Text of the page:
Film, OldVenue

Used and Abused: Drugs in Film

Throughout history, films have galvanised from creative inspirations such as a past event or movement, an individual or a group of individuals, emotions and personal experiences. Every so often drugs are used to spark the imagination into making films, and these pieces are usually very reflective of the filmmaker’s hallucinogenic experience. However, at other times drugs are used as a cinematic theme itself, depicting positive or negative messages about substance use. To a certain extent, drugs have enhanced the creative energy of films whether through groundbreaking visuals, clever and zany dialogue, and unique, intriguing characters or plot developments. Despite this, it cannot be denied that drugs have also ruined actors and filmmakers whether in terms of their careers or personal lives or in the art of their films.

Drugs are known for distorting the mind from reality into a world of fantasy and illusion. Often when under the influence of hallucinogenics, one sees abstract images whether joyful, humorous or even threatening. This determines whether the person has had a good or bad trip. These visuals are often expressed in films such as the abstract and psychedelic animation in pictures such as Yellow Submarine or hippie exploitation films such as The Trip and The Love-ins. The counterculture movement and its association with marijuana and LSD use greatly influenced these pieces. Surrealist films such as these are considered to be highly influential works of art. This poses the question of whether drugs are a useful ingredient in making memorable and radiant films.

Taseen Rahman
Taseen Rahman

Drugs are also used in film as a theme in their own right. When it comes to making a story ‘edgy’, drugs are usually the instruments of choice in popular cinema, whether used to create humour or slapstick in comedy films such as Pineapple Express drama and violence such as Trainspotting or emotive and stylistic films such as Requiem for a Dream. In fact, drugs have inspired their own sub-genre of film know as ‘stoner comedies’, highlighting their innovative impact.

However, is it right to assert that drugs are the total gateway for such artists to achieve creative excellence? It is evident that film actors and makers do not require substance use to demonstrate their artistic talents and many are allegedly sober or seek other forms of stimulating their creativity. Nevertheless, it is notable of people in the industry to succumb to drugs as a relief from the pressure of their demanding jobs or to indulge in the hedonistic elements that their professions are associated with. Instances of actors such as Robert Downey Jr. and Charlie Sheen have demonstrated that drugs can hinder one’s professional career and private life through losing jobs and loved ones. Despite both actors having made professional comebacks, it is clear that drugs are capable of damaging the integrity and sparkle of actors and filmmakers.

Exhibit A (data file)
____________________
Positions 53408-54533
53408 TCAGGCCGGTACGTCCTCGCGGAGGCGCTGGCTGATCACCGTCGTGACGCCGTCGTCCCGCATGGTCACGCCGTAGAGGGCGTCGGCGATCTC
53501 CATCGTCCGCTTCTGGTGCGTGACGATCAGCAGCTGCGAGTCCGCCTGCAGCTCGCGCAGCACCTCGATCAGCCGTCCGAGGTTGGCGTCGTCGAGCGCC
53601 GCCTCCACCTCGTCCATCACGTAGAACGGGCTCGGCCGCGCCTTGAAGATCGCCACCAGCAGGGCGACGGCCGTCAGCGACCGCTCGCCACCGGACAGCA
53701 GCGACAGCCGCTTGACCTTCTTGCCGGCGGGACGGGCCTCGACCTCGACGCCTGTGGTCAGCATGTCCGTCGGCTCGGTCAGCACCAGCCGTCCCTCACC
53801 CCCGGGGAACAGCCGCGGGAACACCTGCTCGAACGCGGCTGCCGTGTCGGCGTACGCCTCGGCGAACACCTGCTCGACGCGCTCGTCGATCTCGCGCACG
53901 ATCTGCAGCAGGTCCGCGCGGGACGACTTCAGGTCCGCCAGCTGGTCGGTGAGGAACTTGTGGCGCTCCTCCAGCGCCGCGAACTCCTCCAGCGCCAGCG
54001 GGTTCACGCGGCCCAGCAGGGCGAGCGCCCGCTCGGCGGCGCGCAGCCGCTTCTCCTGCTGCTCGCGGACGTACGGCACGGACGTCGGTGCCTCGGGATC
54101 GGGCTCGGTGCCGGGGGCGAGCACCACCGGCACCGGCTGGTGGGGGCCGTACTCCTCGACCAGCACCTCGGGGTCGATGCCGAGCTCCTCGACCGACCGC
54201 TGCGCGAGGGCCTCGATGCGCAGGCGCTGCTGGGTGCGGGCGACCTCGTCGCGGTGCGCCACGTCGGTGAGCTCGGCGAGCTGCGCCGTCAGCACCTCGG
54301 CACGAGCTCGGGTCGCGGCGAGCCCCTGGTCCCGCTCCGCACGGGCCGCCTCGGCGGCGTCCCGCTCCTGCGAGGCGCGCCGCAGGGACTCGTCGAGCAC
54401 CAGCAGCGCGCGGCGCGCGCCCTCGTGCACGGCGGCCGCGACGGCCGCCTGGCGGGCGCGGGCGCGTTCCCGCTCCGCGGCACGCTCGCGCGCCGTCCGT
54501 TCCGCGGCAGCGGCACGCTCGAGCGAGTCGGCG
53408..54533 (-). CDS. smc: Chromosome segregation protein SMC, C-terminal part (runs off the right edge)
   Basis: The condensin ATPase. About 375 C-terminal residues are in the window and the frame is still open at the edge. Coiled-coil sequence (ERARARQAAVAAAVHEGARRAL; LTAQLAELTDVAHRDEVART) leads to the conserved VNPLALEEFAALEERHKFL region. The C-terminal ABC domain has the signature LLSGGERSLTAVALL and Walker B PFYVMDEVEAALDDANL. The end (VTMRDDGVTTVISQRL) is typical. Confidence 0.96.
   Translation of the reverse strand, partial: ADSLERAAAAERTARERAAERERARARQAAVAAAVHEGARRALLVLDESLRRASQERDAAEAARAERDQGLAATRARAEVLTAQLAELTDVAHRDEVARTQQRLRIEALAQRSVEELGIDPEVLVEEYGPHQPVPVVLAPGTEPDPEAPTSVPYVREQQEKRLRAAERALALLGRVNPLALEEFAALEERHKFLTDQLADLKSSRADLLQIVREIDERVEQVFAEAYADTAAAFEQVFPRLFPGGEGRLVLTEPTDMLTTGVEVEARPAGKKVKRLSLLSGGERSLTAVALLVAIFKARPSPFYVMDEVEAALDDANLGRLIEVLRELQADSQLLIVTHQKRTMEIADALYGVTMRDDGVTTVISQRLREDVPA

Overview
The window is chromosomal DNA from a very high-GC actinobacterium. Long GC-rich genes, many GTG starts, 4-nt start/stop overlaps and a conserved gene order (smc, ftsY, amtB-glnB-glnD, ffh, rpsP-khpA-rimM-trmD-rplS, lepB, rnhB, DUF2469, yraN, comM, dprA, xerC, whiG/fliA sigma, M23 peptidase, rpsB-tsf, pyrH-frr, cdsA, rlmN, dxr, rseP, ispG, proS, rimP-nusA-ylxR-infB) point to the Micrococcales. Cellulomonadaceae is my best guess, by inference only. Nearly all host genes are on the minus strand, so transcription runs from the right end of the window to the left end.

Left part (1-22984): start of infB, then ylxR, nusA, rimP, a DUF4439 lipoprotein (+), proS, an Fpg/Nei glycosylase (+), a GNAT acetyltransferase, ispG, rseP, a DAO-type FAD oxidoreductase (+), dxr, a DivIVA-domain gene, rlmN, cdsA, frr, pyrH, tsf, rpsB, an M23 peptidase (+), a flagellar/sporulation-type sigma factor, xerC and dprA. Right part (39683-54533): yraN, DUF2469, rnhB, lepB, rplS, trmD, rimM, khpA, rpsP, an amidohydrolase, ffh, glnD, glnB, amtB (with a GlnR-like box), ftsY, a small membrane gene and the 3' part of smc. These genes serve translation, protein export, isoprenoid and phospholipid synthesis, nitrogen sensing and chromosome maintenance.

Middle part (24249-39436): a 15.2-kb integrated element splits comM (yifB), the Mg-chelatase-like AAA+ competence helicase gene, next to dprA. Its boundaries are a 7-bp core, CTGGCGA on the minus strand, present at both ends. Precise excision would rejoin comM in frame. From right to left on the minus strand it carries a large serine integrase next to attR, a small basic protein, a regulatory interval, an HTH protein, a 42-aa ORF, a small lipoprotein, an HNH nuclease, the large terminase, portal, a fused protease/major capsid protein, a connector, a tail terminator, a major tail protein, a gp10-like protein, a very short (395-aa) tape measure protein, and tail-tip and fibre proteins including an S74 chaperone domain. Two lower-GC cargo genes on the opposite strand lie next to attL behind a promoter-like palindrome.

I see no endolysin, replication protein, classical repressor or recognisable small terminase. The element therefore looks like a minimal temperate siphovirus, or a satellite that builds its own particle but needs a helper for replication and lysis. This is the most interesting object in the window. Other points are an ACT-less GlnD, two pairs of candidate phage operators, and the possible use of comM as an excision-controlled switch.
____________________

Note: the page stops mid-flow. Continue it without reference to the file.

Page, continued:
Moreover, films influenced by drugs do not always attain an enthusiastic reaction from critics and audiences. Surrealist elements fuelled by hallucinogenic or hard drugs are often seen as confusing and sometimes pretentious and over-ambitious. Perhaps it could be the ignorance of certain individuals in failing to understand the filmmaker’s art and message. Even so, this shows that drug-induced films are not always warmly embraced or understood and can sometimes hinder the intended essence of the film being fully communicated. Overall, drugs have certainly helped to inspire films and other forms of creativity. However, they are not necessary to produce innovative cinema. There are other and possibly more healthier forms that can just be as effective in producing noteworthy and brilliant pieces.


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September 2021
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